In addition, VHP and other Parivar outfits target the communalisation of education through the “Vanavasi Kalyan Ashram” and “Ekal Vidyalas” (schools). One strategy is to Hinduise adivasi communities, exploit divisions among the marginalised, and indoctrinate the youth, in order to both turn them against one another and use them as foot soldiers in the larger cause of religious nationalism. Such inculcation has had serious repercussions in Gujarat this year where tribals were manipulated into attacking Muslims during the carnage in February and March. While Hindu fundamentalists do not have a monopoly on religious intolerance in India, their actions are holding the country hostage. Well organised, wide spread and acting in the name of the majority religion in India, Hindu extremism is positioned to silence diversity through force and terror, the rhetoric of Hindu supremacy, and the positioning of minority groups as depraved enemies who must be punished.
Indians at home and abroad must oppose the deep infiltration of the Hindutva brigade into the press, as well as the political, military, bureaucratic, civic, business, educational, law and order institutions of India. Such infiltration is creating a nation where the constitution is violated by religious fundamentalists, with such violation tolerated by the state. While the current government at the centre holds open and close links to organisations within the Sangh Parivar, citizens are assured that secularism and democracy are sacred and secure. In reality, the government's handling of communal violations and sanctioning of communalism jeopardises our capacity to function as a nation.
The VHP, in its meeting with Muslim leaders in New Delhi on July 15, 2002, stated that if Muslims agree to resettle Hindus in Jammu and Kashmir, Muslims in Gujarat would be rehabilitated. Hindus must understand that issues connected to the democratisation of Pakistan, ethical resolutions to Kashmir, or gender reforms within Islam are separate from India's commitment to upholding the rights of minorities or to reforms within Hinduism. Hindu extremism against Muslims and other minorities in India collapses distinctions that must be made to honour human rights in India. Also, Hindutva's discourse of history posits Hindus and Hinduism as under siege and preposterously asserts the idea of India as a Hindu nation. Such revisionist history strategically and hideously poses that a vengeful justice can be found for the crimes of history committed under non-Hindu rulers. Retribution is sought by attacking contemporary Indian Muslims, Christians, Sikhs and others.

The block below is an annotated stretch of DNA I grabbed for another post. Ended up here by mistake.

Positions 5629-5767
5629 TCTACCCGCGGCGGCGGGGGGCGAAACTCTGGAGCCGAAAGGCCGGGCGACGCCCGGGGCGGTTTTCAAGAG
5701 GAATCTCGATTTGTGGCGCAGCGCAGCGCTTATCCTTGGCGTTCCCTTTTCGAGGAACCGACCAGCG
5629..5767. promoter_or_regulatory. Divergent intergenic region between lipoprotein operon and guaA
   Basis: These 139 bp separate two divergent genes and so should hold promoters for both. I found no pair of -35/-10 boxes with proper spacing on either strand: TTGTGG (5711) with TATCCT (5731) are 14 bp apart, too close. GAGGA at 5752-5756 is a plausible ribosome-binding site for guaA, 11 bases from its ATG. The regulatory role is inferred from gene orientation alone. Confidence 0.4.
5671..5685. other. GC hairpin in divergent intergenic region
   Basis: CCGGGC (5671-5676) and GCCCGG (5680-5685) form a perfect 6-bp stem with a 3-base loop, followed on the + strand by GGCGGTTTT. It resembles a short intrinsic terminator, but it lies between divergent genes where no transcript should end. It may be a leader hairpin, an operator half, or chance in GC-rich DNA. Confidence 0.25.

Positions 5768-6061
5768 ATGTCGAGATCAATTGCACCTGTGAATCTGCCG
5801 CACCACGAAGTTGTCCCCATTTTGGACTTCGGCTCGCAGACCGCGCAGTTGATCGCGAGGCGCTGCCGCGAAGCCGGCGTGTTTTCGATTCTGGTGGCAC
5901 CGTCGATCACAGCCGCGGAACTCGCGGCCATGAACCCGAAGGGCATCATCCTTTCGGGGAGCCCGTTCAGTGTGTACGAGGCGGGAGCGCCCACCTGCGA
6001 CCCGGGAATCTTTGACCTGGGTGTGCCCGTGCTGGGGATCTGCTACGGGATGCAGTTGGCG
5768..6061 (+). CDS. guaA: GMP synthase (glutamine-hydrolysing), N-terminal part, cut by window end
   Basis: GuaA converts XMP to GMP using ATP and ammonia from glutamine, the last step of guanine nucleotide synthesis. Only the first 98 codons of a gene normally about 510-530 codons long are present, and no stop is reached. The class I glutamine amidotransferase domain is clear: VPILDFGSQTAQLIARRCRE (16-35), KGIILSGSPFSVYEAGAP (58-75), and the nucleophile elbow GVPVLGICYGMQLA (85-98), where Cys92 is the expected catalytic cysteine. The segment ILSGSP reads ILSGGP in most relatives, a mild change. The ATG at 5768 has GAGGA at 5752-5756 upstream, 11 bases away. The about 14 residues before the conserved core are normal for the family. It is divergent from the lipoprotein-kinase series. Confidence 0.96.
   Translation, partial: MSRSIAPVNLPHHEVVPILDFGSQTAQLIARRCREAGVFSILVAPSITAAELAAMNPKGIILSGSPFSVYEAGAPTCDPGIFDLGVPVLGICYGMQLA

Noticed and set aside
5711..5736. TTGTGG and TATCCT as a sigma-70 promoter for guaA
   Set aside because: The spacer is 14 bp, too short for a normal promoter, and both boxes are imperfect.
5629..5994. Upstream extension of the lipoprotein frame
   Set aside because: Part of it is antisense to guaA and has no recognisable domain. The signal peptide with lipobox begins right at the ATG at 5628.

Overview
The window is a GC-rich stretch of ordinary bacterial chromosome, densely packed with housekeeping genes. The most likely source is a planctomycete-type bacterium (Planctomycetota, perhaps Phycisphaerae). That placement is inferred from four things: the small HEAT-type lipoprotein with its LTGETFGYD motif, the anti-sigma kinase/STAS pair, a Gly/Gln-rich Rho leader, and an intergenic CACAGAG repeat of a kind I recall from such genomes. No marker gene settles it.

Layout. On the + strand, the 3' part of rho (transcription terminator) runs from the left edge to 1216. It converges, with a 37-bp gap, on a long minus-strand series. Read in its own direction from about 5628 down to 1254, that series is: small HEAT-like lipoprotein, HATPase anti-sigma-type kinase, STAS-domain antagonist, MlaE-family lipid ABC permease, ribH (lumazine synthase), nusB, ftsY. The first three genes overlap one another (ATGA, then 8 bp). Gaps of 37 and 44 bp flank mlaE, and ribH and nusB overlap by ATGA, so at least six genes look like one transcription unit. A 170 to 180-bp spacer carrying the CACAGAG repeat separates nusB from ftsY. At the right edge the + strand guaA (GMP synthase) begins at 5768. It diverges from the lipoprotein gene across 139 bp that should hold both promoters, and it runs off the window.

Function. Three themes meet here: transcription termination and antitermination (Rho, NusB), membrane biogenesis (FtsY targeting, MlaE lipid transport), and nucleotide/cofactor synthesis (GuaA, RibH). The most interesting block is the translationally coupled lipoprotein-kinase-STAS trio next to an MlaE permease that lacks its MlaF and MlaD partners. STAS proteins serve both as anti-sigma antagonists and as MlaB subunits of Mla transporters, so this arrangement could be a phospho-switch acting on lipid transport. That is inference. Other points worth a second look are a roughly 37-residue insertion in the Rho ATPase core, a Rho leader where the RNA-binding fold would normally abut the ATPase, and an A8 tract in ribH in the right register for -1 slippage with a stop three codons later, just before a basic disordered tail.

Hinduism is critical to the fabric of India, as are all the other cultures and religions that inhabit this land and frame the imagination of this nation. It will require considerable effort on our part to conceive a secular nation where religion is indeed separate from the integrity of the state, where pluralism guarantees rights and respect to the religious and non-religious alike. Every Hindu and every citizen must denounce that to be Indian is to be Hindu, challenge assertions that a secular constitution is anti-Hindu, and refute the call for a Hindu nation in India as anti-national. Patriotism and nationalism demand that all social, political and religious groups work for an India free of disenfranchisement, institutionalised violence, corruption and rampant inequities. We cannot permit India's secular and democratic fabric to be irreparably compromised. The politics of segregation and hate cannot determine the century before us.
Angana Chatterji is a professor of Social and Cultural Anthropology at the California Institute of Integral Studies in San Francisco. http://www.ciis.edu/faculty/chatterji.htm